SINGAPORE: Local security agency firms can tap on a new plan that outlines clear roadmaps to help them adopt digital technology in their work, Minister for Manpower and Second Minister for Home Affairs Josephine Teo announced at its launch on Wednesday (Jul 18).
The Security Industry Digital Plan (IDP), developed by the Infocomm Media Development Authority (IMDA) in partnership with the Ministry of Home Affairs, identifies a list of technology solutions at different stages of their development. It is a part of the security Industry Transformation Map announced in February.
For instance, firms that have barely implemented any technological solutions will start in the first stage of the roadmap. It includes basic technology such as automated visitor management systems, mobile-enabled patrol and incident management systems, and surveillance cameras with analytics.
Mr Kenny Ng, a senior security supervisor at a condominium which has adopted technology into its security measures, said that his job has been made easier with surveillance cameras.
“It’s 12-hour [work] so, with this technology, it has made our job easier. We just monitor our cameras on the screen … Previously we have to chase [after] the vehicles and record the vehicles. Now our vehicle plate recognition camera will allow vehicles to enter and exit smoothly and records are automatically updated in the smart database,” said Mr Ng.
For security agencies that are more advanced in technology adoption, the roadmaps suggest cluster guarding, robotics, artificial intelligence and immersive media to beef up existing digital technology strategies.
SMEs can use an online self-assessment checklist to rate their digital readiness and identify digitalisation opportunities.
To encourage local security agencies to adopt pre-approved solutions identified in the roadmap, Enterprise Singapore will set aside S$7 million through the Productivity Solutions Grant (PSG). There are seven pre-approved solution packages available, with more in the pipeline.
The pre-approved solutions, selected by MHA and IMDA, have been proven, market-tested and are cost-effective, said Mrs Teo. It will reduce the effort needed by firms to find their own solutions and give them a peace of mind that the vendor is reliable, she added.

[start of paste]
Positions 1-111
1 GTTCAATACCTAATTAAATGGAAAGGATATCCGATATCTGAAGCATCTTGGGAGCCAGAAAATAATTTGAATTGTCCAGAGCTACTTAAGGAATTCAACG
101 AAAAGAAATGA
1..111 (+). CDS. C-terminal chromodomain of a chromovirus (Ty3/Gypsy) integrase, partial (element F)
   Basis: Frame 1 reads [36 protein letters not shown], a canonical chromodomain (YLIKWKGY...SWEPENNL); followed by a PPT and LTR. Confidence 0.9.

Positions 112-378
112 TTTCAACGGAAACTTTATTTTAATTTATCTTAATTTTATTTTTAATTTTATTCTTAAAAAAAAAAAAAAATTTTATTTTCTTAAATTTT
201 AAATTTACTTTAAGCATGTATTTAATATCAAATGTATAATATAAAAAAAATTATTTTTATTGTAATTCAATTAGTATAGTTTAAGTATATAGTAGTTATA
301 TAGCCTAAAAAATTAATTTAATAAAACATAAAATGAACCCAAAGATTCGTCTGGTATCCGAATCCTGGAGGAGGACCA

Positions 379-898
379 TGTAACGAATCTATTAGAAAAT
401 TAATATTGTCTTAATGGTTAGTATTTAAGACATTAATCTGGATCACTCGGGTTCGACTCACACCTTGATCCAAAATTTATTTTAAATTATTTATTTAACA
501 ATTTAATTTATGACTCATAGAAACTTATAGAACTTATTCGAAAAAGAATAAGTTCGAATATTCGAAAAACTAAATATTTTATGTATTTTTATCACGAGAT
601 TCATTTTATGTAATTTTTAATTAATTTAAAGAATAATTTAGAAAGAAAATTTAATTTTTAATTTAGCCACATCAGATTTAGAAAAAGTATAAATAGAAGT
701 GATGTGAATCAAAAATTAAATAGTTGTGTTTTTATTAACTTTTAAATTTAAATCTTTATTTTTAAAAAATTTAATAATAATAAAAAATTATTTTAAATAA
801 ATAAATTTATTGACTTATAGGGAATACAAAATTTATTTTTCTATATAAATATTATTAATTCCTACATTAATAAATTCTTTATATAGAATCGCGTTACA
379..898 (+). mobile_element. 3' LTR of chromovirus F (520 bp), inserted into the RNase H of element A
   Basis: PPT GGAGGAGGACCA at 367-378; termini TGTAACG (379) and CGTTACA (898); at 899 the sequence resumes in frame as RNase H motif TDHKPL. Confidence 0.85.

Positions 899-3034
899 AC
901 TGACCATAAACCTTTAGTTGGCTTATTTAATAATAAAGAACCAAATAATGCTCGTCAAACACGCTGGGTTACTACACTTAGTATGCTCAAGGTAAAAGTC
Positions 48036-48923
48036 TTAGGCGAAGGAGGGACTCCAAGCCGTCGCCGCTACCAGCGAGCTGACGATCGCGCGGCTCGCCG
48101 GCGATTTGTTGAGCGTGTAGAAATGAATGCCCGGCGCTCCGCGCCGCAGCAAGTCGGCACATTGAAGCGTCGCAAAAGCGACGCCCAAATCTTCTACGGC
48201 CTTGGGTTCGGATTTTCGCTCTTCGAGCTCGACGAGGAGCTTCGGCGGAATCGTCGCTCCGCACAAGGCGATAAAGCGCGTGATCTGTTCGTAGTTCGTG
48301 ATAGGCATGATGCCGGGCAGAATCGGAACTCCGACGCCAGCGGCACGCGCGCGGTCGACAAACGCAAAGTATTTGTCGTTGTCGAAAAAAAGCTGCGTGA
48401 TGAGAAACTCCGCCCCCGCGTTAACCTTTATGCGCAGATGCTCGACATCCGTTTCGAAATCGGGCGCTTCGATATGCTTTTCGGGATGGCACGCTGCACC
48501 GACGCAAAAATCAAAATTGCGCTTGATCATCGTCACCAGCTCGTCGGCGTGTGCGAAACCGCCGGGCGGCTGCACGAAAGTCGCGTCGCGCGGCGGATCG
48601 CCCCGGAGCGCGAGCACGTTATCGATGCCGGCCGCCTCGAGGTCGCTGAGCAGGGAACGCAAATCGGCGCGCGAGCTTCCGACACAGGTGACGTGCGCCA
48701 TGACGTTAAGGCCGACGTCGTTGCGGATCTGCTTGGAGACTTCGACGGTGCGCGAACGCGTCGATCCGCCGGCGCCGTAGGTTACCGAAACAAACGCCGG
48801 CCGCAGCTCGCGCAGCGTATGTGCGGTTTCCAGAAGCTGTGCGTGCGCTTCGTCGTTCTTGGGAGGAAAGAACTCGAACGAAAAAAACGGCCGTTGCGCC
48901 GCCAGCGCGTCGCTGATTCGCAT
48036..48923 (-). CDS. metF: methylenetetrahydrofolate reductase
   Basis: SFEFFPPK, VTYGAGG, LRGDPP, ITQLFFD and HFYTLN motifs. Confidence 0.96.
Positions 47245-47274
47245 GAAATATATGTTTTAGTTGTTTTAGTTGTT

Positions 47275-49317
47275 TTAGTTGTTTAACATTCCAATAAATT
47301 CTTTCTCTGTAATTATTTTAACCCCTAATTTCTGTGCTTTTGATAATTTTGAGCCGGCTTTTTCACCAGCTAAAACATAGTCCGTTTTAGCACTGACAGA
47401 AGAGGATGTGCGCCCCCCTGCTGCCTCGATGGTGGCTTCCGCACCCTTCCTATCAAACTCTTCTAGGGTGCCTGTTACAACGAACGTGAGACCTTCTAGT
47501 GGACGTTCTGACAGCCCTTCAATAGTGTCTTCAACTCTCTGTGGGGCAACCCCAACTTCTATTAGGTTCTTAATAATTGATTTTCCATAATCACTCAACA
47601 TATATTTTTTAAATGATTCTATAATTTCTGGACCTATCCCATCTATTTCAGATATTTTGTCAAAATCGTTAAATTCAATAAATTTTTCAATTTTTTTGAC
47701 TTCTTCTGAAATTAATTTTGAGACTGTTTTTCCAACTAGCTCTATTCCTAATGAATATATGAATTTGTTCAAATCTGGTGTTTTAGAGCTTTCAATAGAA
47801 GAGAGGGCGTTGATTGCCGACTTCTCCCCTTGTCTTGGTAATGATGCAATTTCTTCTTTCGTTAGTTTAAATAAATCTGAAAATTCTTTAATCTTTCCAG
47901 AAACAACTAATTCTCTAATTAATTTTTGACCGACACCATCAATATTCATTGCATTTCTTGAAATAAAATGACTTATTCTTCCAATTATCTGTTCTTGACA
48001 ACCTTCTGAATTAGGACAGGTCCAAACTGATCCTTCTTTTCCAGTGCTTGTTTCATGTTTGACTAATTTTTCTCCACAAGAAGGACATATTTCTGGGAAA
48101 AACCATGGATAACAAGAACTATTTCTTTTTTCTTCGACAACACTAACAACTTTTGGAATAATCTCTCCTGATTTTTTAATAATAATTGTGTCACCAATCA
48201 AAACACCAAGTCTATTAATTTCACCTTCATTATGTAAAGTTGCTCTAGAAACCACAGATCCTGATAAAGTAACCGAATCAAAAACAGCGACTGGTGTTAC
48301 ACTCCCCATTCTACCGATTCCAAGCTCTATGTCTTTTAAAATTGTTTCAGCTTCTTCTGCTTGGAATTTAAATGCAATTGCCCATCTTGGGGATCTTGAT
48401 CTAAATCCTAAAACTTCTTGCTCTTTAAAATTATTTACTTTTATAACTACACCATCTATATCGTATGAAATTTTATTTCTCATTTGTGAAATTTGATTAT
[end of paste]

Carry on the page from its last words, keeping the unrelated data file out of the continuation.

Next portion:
PSG will help support 50 per cent of qualifying costs, capped at S$30,000 per security agency per year. A majority of security SMEs are eligible for the grant.
A guide for an “Outcome-Based Security Contract” as a “necessary first step” to guide service buyers in adopting contracts based on outcomes, as opposed to fixed headcount was also launched. The guide includes principles and templates for service buyers to adopt such contracts at every stage of the tender process.
Mrs Teo said that many security agencies in Singapore have not adopted any technology in their work, and about 30 per cent of firms have adopted one technological update in their work.
“With these pre-approved digital solutions and support available through PSG, we aim to double the number of security agencies that adopt at least one of these three pre-approved digital solutions by 2020 ... Certainly, by 2025, these basic building blocks should be the norm and no longer the exception,” she added.
TRAINING THE INDUSTRY’S WORKFORCE
The IDP also includes a roadmap on training to prepare the security industry’s workforce with the necessary mindset and skills to adopt and benefit from technology.
Developed with SkillsFuture Singapore and the Security Industry Institute, the training is aligned with the Skills Framework for Security.
Raj Joshua Thomas, president of Security Association of Singapore, said that the plan can help alleviate manpower issues in the industry.
“At any one point of time, we have a shortage of security officers so we are helping to right-size the industry with technology. If we have to deploy less people, the shortage will just become lower and lower, and negated. So, I think we should not worry about officers being replaced by technology because structurally there is already a shortage,” Mr Thomas told Channel NewsAsia.
“The image that people have of the industry will also change because previously, people think it’s a jaga (caretaker) job but it, in fact, has already moved up to something of a higher value,” he added.
SMEs that require more help in reviewing their business can approach the SME Digital Tech Hub for business advisors or specialists for more advance digital solutions. These consultancy services are provided free-of-charge.
A Technical Reference (TR) for video analytics systems was also announced at the launch. The TR sets requirements and specifications for the selection, installation, operation, maintenance and data interoperability of video analytics systems.
The TR, which will be ready by end of next year, will help buyers assess the effectiveness of systems.